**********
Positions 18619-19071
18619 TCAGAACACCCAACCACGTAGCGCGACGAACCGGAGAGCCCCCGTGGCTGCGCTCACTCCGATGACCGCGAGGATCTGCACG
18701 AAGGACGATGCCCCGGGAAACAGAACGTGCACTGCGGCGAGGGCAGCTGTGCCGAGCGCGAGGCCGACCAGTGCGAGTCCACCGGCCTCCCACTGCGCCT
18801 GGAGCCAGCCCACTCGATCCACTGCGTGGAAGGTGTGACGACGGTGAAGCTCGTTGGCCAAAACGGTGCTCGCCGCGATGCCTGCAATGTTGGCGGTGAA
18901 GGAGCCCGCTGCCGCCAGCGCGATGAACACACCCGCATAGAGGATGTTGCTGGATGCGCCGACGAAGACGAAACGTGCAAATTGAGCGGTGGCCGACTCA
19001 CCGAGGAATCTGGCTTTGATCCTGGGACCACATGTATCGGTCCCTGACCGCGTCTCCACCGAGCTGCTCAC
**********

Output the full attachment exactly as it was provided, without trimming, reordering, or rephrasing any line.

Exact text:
Positions 18619-19071
18619 TCAGAACACCCAACCACGTAGCGCGACGAACCGGAGAGCCCCCGTGGCTGCGCTCACTCCGATGACCGCGAGGATCTGCACG
18701 AAGGACGATGCCCCGGGAAACAGAACGTGCACTGCGGCGAGGGCAGCTGTGCCGAGCGCGAGGCCGACCAGTGCGAGTCCACCGGCCTCCCACTGCGCCT
18801 GGAGCCAGCCCACTCGATCCACTGCGTGGAAGGTGTGACGACGGTGAAGCTCGTTGGCCAAAACGGTGCTCGCCGCGATGCCTGCAATGTTGGCGGTGAA
18901 GGAGCCCGCTGCCGCCAGCGCGATGAACACACCCGCATAGAGGATGTTGCTGGATGCGCCGACGAAGACGAAACGTGCAAATTGAGCGGTGGCCGACTCA
19001 CCGAGGAATCTGGCTTTGATCCTGGGACCACATGTATCGGTCCCTGACCGCGTCTCCACCGAGCTGCTCAC